2018 Lillie House Perennial Guild Plants Collection

(UPDATED for 2018!)

For 2018, our full members will receive their choice of two recommended forest garden trees to start their project (we particularly recommend Asian pears, chestnuts, and paw paws) as well as a selection of fruiting shrubs (including varieties of blackberries, black raspberries, currants, gooseberries, honeyberries, cherries, goumi, elderberries, hazel, cornelian cherry, American holly, roses selected for their high quality large fruit, etc!)

In addition to their trees and bushes, our members get priority access to our large collection of perennial forest garden plants at a discount “members only” price. Since developing a high-value understory of perennial vegetables and useful plants is probably the most important task of forest gardening, each member will receive a customized “starter kit” of live potted plants for the first year of establishment that will make it easy to get their forest garden project going strong. You get the plants at the right time for your project, when you’re ready to plant them.
“Starter kits” come with a selection of our most valuable, useful plants, proven to work in Michigan, customized to your site conditions and project goals. Many are rare in the trade, expensive, difficult to find and not available from any single source.

Better yet, our full memberships come with 3-years of access to our entire plant collection of over 300 varieities for plant material (seeds, scionwood, cuttings, and in some cases, plants.) So you can start by learning a manageable collection, then expand your garden when you – and it – are ready. That 3-year-access means you’ll have the greatest opportunity to get your project established.

Starter kits may include:
Perennial Alliums (the onion and garlic family):

  • Egyptian Walking Onions
  • Allium Unifolium
  • Chives
  • Garlic Chives
  • Welsh Onion
  • Welsh Red Onion
  • Perennial Garlic
  • Ramps
  • Perenial Leek


  • Star Herb Minutina
  • Sea Kale
  • Perennial Kales
  • Sorrel
  • Blood-veined Sorrel
  • Peach-leaved Bellflower
  • Perennial Endive
  • Salad Burnet
  • Marshmallow (a perennial cooked “spinach”)

Perennial Vegetables:

  • Asparagus
  • Scorzonera
  • Skirret
  • Perennial Bulbing Fennel
  • Lovage
  • Turkish Rocket (perennial broccoli!)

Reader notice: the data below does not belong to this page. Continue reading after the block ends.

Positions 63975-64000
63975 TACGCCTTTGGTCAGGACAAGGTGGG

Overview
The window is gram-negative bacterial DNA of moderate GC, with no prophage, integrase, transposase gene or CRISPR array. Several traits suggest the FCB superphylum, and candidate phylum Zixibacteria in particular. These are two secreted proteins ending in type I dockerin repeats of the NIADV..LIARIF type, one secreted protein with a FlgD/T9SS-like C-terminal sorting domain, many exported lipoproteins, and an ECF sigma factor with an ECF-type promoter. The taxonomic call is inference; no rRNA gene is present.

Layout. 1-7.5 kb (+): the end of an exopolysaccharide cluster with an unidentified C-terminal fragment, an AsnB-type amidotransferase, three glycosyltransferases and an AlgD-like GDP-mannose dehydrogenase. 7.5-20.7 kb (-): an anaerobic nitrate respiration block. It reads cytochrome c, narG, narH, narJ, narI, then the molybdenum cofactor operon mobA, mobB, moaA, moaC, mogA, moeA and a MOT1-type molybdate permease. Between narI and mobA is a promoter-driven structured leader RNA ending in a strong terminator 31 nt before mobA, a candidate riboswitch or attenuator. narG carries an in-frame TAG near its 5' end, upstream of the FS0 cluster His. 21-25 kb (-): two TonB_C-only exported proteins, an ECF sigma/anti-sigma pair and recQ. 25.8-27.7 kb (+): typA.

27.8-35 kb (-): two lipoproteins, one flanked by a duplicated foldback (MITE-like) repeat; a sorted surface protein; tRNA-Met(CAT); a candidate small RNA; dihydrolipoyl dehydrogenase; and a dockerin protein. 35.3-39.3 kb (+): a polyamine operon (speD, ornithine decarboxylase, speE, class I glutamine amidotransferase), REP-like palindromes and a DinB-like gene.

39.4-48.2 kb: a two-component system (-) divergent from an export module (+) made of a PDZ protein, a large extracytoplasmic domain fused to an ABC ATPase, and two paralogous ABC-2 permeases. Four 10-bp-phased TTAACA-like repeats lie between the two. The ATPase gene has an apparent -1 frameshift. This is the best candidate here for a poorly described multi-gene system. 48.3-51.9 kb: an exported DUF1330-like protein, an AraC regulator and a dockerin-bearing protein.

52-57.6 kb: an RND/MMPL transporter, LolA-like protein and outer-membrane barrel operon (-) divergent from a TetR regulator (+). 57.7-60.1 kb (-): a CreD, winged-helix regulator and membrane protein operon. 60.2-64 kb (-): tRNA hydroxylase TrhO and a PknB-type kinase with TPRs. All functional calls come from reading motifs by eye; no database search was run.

• Jerusalem Artichoke
  • Ground Nut (Apios Americana)
  • Air Potato (Chinese yam)
  • Fairy Spuds (Claytonia Virginica)
  • Camas bulbs
  • Fiddle-Head Ferns
  • Crosnes (Mint Root)


  • Oregano
  • A large collection of Thymes and Creeping Thymes
  • Yarrow
  • Valerian
  • A large collection of Mints
  • Comfrey
  • Anise Hyssop

2 thoughts on “2018 Lillie House Perennial Guild Plants Collection

    1. And, as one last bit of encouragement and clarification to the gardener concerned about “weedy” species, you could easily cobble together a successful forest garden from the choices in our Guild Plants Collection. Here would be my choice of anti-weedy plants from that list. These are plants that in many cases do NOT propagate by seed and that I have never seen self-spread without intentional propagation:

      Tree and bush species: You have a HUGE selection of dozens of tree species, many of which are garden selections and not known to self-propagate. There are too many to really even list them all.

      Perennial Alliums (the onion and garlic family):
      Allium Unifolium
      Welsh Onion – Does not self-sow, difficult to propagate from seed, very valuable.
      Welsh Red Onion – I’ve never seen this self sow, difficult to propagate from seed.
      Perennial Garlic, easily controlled by harvesting scapes.
      Ramps, native, very fragile plant difficult to establish harvestable populations, no danger of weediness, highly valuable.
      Perenial Leek. Clumping, but does not spread from runner and does not set seed.

      Star Herb Minutina, I’ve never seen it self sow, somewhat difficult to propagate.
      Perennial Kales, do not flower and do not produce runners, require hand-propagation. Very valuable and useful!
      Garden sorrels, there are sterile sorrels that rarely flower or set seed, but even the seedy versions only rarely self-sow in our garden.
      Peach-leaved Bellflower has never self-sown in our gardens.
      Salad Burnet, I’ve never seen this in the wild.
      Marshmallow (a perennial cooked “spinach”) NOT Malva neglecta, is very rarely encountered in the wild and not known to be invasive.

      Perennial Vegetables:
      Asparagus, many selections sold as male species only, do not set seed and do not reproduce from runner.
      Lovage has never self-sown in our garden.
      Turkish Rocket (perennial broccoli!)
      Jerusalem Artichoke, a native species, though it can be aggressive if you don’t eat it.
      Ground Nut (Apios Americana)
      Air Potato (Chinese yam)
      Fairy Spuds (Claytonia Virginica)

      Creeping Thymes, some of these are quite tame.
      Comfrey, Russian. These are sterile and do not reproduce from seed. Many are easy to kill.
      Anise Hyssop

      This selection would be a fairly typical initial planting for a Permaculture garden. 🙂

      Good luck with your planning.

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